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G20 finance ministers meet in South Korea

South Korean Finance Minister Yoon Jeung-hyun (R) shakes hands with U.S. Treasury Secretary Timothy Geithner during a meeting ahead of the G20 Finance Ministers and Central Bank Governors meeting in Gyeongju, southeast of Seoul, October 22, 2010. G20 officials are unlikely to reach an accord rejecting currency devaluations and capping current account balances, an informed source said on Thursday, after U.S. proposals ran into stiff opposition. (GETTY IMAGES / REUTERS/Finance Ministry/Handout )

October 22, 2010 (KATAKAMI / BBC) — Finance ministers from the G20 leading economies are meeting in Gyeongju, South Korea, ahead of a summit by heads of state and government next month.

Continuing tensions over exchange rates are likely to dominate proceedings.

China is resisting pressure to allow the yuan to appreciate significantly, and many developing countries also fear a currency rise could hit exports.

Low interest rates in wealthy countries have encouraged investors to seek better returns in emerging economies.

Common approach

The G20 is trying to find a co-ordinated path out of the financial crisis.

Perhaps their most immediate challenge now is to agree a common approach to the problems in the currency markets.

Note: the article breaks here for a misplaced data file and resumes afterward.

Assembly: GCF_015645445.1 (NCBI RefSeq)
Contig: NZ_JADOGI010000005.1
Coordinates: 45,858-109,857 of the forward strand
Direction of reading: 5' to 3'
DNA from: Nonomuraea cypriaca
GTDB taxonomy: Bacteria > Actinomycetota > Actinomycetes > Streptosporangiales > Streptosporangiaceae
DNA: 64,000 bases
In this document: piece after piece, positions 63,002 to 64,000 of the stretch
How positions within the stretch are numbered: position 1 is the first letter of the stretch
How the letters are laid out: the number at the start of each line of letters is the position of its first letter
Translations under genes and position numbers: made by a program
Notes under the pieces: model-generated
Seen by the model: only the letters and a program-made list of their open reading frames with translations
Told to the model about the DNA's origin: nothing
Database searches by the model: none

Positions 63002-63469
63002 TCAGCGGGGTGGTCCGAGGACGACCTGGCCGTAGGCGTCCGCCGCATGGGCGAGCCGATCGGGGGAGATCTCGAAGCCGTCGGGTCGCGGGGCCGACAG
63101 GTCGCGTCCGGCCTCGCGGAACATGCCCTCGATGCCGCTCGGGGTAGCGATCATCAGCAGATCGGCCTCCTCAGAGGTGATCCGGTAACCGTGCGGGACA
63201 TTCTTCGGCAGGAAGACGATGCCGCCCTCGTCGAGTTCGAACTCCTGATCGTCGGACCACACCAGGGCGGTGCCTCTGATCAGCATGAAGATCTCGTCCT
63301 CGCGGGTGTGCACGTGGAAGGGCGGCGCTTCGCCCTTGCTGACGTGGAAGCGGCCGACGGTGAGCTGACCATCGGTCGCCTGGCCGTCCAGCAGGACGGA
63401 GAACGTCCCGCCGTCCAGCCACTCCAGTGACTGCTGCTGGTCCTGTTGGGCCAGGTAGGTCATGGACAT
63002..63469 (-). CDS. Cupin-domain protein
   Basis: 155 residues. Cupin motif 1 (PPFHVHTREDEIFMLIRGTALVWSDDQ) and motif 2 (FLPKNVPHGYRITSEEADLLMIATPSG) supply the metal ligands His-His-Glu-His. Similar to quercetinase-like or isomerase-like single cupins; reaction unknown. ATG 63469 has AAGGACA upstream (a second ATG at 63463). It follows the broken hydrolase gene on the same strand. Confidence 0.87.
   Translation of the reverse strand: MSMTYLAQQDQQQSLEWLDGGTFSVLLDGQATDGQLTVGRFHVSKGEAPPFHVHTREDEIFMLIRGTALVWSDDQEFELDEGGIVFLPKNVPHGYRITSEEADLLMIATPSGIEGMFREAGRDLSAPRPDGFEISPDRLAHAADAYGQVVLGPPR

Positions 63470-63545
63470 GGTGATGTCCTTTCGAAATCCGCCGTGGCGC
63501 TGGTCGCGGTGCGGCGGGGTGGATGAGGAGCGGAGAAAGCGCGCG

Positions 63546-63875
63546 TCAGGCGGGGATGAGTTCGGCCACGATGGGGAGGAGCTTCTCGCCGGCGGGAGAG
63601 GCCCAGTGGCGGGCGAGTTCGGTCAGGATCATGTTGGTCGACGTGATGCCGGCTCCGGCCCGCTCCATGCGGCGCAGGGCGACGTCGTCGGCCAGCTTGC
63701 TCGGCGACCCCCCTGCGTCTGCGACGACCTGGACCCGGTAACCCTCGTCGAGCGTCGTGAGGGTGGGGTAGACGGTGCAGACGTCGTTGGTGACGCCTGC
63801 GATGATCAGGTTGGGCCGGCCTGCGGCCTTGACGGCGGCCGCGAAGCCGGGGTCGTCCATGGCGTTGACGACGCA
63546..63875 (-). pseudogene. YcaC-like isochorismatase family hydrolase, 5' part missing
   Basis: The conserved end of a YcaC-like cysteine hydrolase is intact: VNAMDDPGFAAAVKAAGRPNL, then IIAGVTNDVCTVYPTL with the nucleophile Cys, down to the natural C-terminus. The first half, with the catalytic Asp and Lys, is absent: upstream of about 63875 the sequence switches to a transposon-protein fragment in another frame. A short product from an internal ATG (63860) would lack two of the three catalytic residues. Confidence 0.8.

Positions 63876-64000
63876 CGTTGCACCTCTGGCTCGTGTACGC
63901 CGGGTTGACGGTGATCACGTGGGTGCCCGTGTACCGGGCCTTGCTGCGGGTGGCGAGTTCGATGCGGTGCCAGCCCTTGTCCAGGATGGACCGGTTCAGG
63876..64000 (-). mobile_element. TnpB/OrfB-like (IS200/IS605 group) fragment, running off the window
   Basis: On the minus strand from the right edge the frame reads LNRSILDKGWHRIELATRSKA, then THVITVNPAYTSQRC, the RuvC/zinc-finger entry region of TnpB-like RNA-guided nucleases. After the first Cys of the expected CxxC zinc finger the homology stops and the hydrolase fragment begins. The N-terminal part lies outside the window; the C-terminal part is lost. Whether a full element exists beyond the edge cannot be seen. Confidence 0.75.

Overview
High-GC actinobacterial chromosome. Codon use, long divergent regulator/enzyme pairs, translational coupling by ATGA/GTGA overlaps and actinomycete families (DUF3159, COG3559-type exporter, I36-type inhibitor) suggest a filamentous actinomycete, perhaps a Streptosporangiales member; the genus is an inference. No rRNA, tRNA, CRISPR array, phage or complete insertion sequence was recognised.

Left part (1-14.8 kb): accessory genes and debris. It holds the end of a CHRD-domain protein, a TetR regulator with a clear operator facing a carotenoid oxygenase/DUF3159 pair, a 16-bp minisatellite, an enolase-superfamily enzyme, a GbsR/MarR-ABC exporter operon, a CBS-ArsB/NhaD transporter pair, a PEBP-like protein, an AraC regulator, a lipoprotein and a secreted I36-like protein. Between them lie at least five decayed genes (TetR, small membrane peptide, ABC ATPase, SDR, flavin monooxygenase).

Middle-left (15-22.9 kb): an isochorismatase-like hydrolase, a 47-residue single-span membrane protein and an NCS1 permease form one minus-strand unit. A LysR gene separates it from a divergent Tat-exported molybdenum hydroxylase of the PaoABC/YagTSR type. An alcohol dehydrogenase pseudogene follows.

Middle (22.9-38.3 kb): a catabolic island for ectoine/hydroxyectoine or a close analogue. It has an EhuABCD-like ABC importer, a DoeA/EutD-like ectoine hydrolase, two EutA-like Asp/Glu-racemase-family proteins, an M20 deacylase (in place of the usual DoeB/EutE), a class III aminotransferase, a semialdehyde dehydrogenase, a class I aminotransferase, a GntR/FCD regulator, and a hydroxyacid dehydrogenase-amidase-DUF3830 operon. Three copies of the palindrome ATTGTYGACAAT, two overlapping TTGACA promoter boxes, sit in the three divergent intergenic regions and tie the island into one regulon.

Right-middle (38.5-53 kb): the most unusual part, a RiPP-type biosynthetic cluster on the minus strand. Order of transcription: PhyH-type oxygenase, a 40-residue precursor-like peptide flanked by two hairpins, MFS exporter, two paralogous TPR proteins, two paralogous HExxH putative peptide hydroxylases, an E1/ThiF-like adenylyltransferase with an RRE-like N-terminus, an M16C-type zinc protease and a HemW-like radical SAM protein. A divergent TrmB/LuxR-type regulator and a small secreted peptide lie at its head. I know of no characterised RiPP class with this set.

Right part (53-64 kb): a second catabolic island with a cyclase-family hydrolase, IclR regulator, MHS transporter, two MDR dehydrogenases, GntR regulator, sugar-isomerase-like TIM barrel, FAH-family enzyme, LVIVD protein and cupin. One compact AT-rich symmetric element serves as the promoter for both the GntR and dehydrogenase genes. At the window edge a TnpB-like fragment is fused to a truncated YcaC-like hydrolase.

All the signs are that the finance ministers will struggle to make significant headway.

Many developing countries are concerned about upward pressure on their currencies, which could make their exports less competitive.

Behind that pressure are very low interest rates in rich countries, which have led investors to seek better returns in emerging economies. That tends to push the currencies higher.

China has resisted this upward pressure on the yuan by buying dollars.

South Korean President Lee Myung-bak (r) talks with World Bank President Robert Zoellick in Korea
There is a widespread desire in the G20 to see China cut back on currency intervention

That exacerbates the problem for other countries that compete with China.

There is a widespread desire in the G20 to see China cut back on the intervention and allow the yuan to rise, expressed most forcefully by US officials.

But China shows no inclination to make much of a move in the near future.

The other factor behind the currency tension – the low interest rates in rich countries – is also unlikely to change soon.

It is a result of their faltering economic recoveries.

Indeed, there are signs that central banks in the US and UK might take further steps to simulate recovery, which could lead to still lower interest rates and even more money flooding into emerging economies, further aggravating the currency tension.

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